Michael Bruce Ross: Staring Death in the Face
Those in Orange County, New York who knew 16-year-old Paula Perrera couldn't help but like her. She was a bubbly, confident, carefree girl who performed well in school, enjoyed the company of her tight-knit group of friends as much as a good book and was active in the church youth group. According to a November 2000 article in The Times Herald-Record by Oliver Mackson, Paula "never complained" even though she was known to have had an unhappy home life.
Despite her normally cheerful demeanor, Paula's problems at home peaked in 1981 leading to her unsuccessful attempt at suicide by overdosing on pills, Mackson reported. From that moment on, while on the bus on route to school the kids mockingly called Paula "Tylenol" but she refused to let the comments get to her. On many occasions she chose to bypass the school bus altogether and instead hitchhiked to classes. Mackson said that even though Paula's boyfriend begged her not to hitchhike because of the inherent dangers, she ignored his pleas claiming that, "only nice people pick me up."
Then on March 1, 1982 Paula thumbed a ride one last time. That day, she was feeling sick and left Valley Central High School early to go rest at her boyfriend's house. She hitched a ride from a Cornell University student driving home from spring break. She was never seen alive again.
Eighteen days later, Paula's battered remains were found in a barren stretch of ground off Route 211 in Wallkill, New York. She had been brutally raped, sodomized and strangled before being tossed into the marshy area off the side of the road. Even though police frantically tried to find her murderer, the case remained unsolved for almost two decades.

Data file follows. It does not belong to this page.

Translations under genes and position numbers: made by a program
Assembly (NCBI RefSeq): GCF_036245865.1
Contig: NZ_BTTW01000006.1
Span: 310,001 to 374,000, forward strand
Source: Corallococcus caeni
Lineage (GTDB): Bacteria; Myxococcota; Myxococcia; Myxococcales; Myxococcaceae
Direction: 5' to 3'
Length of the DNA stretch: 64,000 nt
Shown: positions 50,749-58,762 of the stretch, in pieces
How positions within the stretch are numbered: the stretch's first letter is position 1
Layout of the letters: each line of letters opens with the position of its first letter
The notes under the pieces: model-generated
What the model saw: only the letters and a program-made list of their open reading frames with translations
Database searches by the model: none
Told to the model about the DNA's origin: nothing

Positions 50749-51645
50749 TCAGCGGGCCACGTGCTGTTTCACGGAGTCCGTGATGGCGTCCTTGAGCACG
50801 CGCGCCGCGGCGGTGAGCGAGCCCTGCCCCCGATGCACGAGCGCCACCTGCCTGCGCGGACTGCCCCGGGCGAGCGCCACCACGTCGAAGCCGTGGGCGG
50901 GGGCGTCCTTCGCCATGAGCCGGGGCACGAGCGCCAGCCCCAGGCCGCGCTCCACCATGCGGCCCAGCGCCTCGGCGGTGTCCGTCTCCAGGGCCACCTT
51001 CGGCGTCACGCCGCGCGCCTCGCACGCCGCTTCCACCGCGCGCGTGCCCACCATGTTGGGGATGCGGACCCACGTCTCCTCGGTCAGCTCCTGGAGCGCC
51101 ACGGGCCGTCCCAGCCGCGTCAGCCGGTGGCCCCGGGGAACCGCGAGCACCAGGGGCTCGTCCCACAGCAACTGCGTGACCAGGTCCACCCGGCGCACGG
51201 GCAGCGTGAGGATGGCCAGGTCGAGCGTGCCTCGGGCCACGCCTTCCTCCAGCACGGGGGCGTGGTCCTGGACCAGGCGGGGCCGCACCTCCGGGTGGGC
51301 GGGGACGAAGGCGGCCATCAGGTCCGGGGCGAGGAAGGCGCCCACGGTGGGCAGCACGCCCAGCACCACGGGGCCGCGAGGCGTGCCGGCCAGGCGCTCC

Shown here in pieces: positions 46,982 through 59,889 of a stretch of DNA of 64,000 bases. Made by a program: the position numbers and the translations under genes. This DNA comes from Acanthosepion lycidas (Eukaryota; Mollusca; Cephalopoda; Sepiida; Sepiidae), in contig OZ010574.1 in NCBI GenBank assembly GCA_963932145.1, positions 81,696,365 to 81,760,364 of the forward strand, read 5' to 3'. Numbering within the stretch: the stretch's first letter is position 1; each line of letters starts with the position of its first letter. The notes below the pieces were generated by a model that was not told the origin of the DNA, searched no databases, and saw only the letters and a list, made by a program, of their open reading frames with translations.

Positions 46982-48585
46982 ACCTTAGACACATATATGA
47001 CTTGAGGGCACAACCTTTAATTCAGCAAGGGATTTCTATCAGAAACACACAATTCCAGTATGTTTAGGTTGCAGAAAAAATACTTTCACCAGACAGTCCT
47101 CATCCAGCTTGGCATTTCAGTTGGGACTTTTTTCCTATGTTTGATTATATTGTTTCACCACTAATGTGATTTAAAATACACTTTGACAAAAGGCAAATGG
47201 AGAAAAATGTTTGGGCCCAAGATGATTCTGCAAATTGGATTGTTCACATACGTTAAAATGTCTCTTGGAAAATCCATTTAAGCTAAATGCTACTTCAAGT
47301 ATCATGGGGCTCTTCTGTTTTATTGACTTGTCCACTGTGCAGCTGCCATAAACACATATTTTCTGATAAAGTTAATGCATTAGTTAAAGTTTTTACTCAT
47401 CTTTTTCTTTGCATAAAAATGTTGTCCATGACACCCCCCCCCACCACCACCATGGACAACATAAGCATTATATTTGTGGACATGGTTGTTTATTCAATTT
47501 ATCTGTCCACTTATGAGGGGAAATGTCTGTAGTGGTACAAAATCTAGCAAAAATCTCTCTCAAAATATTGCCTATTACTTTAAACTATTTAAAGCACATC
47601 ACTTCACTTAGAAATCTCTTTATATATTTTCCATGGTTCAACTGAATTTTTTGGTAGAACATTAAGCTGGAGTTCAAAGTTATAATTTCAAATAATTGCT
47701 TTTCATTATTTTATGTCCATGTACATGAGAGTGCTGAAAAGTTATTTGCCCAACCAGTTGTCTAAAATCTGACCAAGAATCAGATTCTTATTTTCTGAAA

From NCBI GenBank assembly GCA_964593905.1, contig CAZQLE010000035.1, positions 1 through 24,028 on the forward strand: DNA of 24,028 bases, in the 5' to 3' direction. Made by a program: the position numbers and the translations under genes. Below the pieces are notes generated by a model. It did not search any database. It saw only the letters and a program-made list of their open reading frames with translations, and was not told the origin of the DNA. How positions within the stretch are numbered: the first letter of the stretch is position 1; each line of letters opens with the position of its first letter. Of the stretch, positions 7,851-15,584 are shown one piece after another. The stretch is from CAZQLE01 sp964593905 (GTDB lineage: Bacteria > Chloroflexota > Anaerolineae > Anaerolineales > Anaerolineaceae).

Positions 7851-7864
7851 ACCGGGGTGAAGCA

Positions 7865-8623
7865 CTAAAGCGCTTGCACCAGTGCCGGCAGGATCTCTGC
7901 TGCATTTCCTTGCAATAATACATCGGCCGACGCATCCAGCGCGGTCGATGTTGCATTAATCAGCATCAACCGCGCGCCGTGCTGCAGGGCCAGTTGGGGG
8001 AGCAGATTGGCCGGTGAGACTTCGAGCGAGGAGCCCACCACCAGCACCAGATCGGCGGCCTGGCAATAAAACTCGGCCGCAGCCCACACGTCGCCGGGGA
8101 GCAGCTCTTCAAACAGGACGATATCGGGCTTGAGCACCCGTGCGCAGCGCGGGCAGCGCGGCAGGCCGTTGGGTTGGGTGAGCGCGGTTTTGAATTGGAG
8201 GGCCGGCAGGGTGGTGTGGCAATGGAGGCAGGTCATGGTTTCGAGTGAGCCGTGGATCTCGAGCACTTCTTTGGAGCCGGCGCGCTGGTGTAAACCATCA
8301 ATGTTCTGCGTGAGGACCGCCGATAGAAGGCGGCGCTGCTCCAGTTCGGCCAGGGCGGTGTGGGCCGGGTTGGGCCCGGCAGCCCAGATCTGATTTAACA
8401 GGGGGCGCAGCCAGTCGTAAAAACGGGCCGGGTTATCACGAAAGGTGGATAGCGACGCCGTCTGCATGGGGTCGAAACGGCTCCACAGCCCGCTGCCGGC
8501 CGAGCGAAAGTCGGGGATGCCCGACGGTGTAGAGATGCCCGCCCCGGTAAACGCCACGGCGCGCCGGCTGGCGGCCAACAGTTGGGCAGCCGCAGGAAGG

Then in 1994 the first break in the case occurred during a televised BBC interview in which convicted serial killer Michael Ross claimed responsibility for two unsolved New York murders. Michael suggested that one of the women he killed he disposed of in the area of Wallkill, New York. Police followed up on the case and determined that the woman Michael was referring to was, in fact, Paula. To support their conjecture they obtained DNA samples from Michael, which were analyzed and compared with preserved evidence taken from Paula's clothes. The DNA samples were a match and Michael was formally charged with her murder in the fall of 2000.
According to Mackson's August 2001 article in The Times Herald-Record, Michael Ross was later quoted saying to police during an interview "as soon as I saw her (Paula), she was dead." Paula was not Michael's first victim, nor would she be his last. In fact, before his capture in 1983 he would claim responsibility for the murders of 8 young women.